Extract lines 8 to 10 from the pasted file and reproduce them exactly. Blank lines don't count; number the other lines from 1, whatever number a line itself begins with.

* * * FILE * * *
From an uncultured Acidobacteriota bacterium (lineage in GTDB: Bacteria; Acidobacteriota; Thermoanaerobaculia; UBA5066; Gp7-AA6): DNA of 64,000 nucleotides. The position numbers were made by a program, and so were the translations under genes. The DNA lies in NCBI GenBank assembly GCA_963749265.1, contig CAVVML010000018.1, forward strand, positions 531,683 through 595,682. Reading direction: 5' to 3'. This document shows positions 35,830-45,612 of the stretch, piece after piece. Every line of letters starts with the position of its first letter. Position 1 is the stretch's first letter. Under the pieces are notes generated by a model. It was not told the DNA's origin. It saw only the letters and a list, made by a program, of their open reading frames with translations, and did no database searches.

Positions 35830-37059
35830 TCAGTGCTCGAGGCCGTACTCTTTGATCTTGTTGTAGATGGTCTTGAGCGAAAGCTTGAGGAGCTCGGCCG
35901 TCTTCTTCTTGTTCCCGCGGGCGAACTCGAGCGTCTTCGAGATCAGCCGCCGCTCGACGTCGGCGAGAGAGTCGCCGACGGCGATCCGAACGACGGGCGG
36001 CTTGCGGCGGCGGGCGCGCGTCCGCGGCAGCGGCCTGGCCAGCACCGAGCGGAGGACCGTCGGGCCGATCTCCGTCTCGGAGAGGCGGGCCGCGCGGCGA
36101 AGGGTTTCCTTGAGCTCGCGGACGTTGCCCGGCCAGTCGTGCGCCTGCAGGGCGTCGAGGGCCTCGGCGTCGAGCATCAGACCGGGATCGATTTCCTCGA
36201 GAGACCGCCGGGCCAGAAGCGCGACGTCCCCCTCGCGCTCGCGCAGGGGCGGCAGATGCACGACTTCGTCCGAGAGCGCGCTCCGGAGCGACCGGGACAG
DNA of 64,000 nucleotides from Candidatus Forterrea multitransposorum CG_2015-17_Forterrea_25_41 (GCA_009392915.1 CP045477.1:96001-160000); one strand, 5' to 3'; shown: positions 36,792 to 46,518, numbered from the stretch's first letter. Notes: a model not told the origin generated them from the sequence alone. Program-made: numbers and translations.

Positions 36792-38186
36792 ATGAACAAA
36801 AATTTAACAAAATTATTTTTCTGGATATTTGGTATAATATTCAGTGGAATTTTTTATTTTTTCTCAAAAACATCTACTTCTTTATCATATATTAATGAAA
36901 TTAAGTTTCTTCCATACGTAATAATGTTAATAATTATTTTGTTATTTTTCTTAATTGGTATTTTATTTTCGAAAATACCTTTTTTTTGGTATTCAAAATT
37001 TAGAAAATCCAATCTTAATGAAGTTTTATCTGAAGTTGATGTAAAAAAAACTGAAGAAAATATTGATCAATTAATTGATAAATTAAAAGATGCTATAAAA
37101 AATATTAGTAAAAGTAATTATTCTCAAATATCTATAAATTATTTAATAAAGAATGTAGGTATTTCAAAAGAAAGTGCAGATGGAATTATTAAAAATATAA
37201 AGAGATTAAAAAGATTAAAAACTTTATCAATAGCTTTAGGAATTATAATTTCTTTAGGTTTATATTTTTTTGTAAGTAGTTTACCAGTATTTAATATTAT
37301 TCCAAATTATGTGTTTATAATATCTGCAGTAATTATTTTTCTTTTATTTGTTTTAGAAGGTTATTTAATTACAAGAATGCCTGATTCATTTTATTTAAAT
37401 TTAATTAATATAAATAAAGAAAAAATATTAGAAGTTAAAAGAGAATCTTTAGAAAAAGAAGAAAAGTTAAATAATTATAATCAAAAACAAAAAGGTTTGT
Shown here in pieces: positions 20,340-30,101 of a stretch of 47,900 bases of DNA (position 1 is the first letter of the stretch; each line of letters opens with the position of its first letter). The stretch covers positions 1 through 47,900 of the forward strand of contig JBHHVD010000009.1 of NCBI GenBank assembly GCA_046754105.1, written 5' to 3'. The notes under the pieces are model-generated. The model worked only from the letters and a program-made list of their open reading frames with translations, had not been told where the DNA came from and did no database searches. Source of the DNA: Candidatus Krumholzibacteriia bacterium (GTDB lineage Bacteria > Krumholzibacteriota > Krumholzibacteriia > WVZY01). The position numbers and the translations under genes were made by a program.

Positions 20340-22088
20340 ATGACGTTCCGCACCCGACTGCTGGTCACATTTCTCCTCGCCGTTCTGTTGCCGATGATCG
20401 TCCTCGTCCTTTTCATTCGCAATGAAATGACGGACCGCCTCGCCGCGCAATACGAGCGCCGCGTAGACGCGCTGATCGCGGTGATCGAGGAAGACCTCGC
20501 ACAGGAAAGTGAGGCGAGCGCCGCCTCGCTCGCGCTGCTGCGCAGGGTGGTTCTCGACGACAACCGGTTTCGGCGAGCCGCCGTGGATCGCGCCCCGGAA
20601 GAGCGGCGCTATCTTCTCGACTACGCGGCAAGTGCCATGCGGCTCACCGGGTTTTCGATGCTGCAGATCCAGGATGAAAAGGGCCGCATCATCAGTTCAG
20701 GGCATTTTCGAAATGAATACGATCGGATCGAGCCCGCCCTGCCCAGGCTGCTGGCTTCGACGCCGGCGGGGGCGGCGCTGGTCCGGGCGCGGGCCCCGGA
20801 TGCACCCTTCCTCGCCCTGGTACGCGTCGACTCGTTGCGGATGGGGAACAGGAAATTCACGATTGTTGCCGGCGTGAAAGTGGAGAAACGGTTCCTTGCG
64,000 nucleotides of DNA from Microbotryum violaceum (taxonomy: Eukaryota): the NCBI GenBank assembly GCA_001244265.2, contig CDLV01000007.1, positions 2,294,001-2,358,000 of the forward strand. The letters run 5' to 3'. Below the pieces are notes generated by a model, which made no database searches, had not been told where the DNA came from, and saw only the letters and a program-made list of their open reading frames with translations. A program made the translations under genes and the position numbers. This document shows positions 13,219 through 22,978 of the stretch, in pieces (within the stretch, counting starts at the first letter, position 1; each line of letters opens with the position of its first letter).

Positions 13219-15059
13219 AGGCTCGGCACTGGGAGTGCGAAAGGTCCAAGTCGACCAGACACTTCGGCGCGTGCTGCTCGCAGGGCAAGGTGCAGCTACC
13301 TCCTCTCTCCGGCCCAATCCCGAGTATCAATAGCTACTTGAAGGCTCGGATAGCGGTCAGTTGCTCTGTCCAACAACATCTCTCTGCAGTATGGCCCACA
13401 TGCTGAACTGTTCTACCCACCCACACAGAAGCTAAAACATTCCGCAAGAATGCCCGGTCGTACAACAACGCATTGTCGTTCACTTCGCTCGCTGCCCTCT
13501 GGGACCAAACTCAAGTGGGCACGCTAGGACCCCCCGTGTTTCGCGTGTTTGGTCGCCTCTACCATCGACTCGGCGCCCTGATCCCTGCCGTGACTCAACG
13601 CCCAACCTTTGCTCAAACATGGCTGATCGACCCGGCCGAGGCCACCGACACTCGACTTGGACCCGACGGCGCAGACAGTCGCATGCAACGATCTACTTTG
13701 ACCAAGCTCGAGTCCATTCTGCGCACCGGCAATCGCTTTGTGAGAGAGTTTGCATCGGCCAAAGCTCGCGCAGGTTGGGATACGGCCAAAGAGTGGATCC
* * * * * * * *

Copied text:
DNA of 64,000 nucleotides from Candidatus Forterrea multitransposorum CG_2015-17_Forterrea_25_41 (GCA_009392915.1 CP045477.1:96001-160000); one strand, 5' to 3'; shown: positions 36,792 to 46,518, numbered from the stretch's first letter. Notes: a model not told the origin generated them from the sequence alone. Program-made: numbers and translations.

Positions 36792-38186
36792 ATGAACAAA